Jay, I know you would like to seethe tax code provision barring endorsement of candidates by non-profitsrepealed.We have a big difference ofopinion about that.
However, I do not see why you believe thatunder the current law the “line between issue advocacy and electioneering isnot clear cut”.If a minister reallywants to talk about any moral issue he or she just says, for example: “I opposethe federal income tax because it is just a socialistic redistribution ofwealth” and then adds: “so do your homework and find outwhat candidates for public office wantrepeal and vote for them”, that’s legal.If the pastor says the same thing but closes “and that African AmericanSenator who is running for President seems to like income redistribution” hehas an IRS problem. It is clear that the pastor wants you not to vote forBarack Obama.That’s what BishopSerratelli’s pastoral letter was all about.What else could he possibly have meant?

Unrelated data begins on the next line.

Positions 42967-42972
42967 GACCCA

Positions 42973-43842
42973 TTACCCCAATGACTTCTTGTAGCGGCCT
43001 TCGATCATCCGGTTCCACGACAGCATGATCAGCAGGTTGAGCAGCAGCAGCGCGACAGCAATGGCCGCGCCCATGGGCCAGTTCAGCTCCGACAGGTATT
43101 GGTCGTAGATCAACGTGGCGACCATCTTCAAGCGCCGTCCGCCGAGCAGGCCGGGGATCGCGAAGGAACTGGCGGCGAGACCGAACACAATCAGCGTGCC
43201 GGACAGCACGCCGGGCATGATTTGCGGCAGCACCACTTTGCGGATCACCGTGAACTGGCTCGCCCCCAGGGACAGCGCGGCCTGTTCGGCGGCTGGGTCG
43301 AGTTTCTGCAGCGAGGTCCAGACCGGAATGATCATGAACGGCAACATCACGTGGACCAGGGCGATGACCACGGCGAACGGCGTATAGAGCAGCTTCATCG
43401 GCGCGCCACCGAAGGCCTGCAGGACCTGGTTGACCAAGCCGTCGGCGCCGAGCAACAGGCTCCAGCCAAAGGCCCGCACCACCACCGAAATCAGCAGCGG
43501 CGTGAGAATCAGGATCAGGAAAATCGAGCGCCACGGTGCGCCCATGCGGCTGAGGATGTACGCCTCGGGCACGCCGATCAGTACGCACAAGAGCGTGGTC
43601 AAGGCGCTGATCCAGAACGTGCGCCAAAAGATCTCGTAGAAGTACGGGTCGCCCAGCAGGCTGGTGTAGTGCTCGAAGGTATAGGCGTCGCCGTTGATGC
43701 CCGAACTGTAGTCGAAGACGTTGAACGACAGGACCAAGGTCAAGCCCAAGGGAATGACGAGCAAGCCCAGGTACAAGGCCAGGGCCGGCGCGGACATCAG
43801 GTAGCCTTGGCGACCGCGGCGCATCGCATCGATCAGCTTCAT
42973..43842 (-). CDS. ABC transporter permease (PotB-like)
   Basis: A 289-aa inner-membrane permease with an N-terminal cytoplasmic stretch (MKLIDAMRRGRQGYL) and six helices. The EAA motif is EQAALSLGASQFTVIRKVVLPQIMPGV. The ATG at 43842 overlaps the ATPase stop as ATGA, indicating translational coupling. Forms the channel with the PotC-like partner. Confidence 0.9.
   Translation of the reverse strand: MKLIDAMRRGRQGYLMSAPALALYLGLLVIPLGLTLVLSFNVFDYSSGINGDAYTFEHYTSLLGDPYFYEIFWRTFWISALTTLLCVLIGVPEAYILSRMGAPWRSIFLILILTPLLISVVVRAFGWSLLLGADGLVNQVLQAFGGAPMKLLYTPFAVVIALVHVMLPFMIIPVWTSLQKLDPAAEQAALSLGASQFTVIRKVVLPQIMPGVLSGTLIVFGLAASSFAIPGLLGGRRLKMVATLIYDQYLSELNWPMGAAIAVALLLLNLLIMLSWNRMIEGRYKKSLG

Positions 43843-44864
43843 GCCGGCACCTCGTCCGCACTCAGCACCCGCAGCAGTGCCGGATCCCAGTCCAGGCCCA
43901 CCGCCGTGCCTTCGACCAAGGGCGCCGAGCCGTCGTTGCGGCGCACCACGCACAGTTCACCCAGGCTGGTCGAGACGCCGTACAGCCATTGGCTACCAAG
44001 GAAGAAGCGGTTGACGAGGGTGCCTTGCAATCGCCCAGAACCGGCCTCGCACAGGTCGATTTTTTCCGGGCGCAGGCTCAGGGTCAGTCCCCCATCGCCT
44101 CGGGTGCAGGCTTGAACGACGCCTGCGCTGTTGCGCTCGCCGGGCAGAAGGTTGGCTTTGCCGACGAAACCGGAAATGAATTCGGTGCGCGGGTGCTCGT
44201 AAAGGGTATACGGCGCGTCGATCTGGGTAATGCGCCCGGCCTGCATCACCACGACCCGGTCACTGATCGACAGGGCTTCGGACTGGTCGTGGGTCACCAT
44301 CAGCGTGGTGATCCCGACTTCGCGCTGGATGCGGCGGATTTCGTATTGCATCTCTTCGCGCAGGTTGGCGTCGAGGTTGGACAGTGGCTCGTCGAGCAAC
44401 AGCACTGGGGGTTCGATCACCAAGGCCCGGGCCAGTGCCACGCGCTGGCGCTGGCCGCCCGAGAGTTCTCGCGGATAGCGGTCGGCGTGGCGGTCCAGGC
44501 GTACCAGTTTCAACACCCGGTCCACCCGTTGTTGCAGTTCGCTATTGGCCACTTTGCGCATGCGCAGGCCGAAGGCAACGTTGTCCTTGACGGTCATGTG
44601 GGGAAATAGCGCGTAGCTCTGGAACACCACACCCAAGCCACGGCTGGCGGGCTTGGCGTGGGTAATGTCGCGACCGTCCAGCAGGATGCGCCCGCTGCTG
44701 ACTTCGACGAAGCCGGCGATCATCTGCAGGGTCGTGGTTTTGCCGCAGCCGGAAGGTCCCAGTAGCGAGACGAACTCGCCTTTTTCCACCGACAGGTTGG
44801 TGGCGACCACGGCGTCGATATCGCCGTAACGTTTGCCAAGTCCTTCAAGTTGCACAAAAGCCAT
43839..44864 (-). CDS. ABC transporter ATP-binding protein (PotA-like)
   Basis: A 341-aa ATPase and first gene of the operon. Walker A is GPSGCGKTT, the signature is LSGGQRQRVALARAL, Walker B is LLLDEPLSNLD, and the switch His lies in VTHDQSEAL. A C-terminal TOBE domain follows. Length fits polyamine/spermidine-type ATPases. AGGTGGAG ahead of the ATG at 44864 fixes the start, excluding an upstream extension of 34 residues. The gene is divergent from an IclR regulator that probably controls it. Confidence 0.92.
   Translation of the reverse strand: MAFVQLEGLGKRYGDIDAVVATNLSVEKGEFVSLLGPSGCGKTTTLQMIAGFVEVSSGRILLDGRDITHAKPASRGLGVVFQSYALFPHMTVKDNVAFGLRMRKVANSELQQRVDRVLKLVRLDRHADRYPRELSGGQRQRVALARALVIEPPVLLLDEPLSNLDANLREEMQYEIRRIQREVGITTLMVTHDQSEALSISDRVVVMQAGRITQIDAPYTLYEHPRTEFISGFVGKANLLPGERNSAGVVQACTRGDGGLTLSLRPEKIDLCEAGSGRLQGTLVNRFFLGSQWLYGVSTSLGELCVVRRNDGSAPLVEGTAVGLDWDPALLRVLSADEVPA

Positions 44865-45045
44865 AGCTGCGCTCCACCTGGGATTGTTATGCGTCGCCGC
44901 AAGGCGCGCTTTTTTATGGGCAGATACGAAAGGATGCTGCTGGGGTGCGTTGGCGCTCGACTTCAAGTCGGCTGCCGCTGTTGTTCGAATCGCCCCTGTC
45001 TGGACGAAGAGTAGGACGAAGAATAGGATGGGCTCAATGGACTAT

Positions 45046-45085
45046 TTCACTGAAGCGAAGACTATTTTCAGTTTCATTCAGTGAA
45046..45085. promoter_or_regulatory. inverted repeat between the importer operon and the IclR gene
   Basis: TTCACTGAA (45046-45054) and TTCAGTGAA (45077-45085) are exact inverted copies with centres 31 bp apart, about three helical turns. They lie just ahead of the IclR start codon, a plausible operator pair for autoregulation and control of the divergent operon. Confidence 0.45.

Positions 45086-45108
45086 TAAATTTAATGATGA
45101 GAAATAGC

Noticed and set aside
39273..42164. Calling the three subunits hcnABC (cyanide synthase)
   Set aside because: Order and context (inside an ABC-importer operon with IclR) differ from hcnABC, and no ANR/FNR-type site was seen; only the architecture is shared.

Any “chill”on just speaking out against abortion is clearly self-imposed.If the minister is not trying to be cute orcoy, he just tells people that he thinks God doesn’t like abortion and thenurges parishioners to vote accordingly. He adds no names, no pictures, no coded messages.
Of course,in New Mexico,”but for” the church deciding to put up that anti-abortion display, how wouldthe passerby you envision have any reason to think about the issue at thattime.Of course, it was the church thattried to send its “moral” as well as “vote McCain” message to the public.
As to RickWarren, he is entitled under the tax law, to do just what he did and proclaimhis support for Proposition 8.You areright that many other religious leaders are speaking out strongly inopposition.I just disagree with Warren on the merits (orin this case lack of merits).I don’tknow any liberals who claim the Bible literally supports same sexmarriage.What they do say is that theBible is not to be the basis for deciding what civil rights exist inTwenty-First century America.That’s called the separation of church andstate.I like it.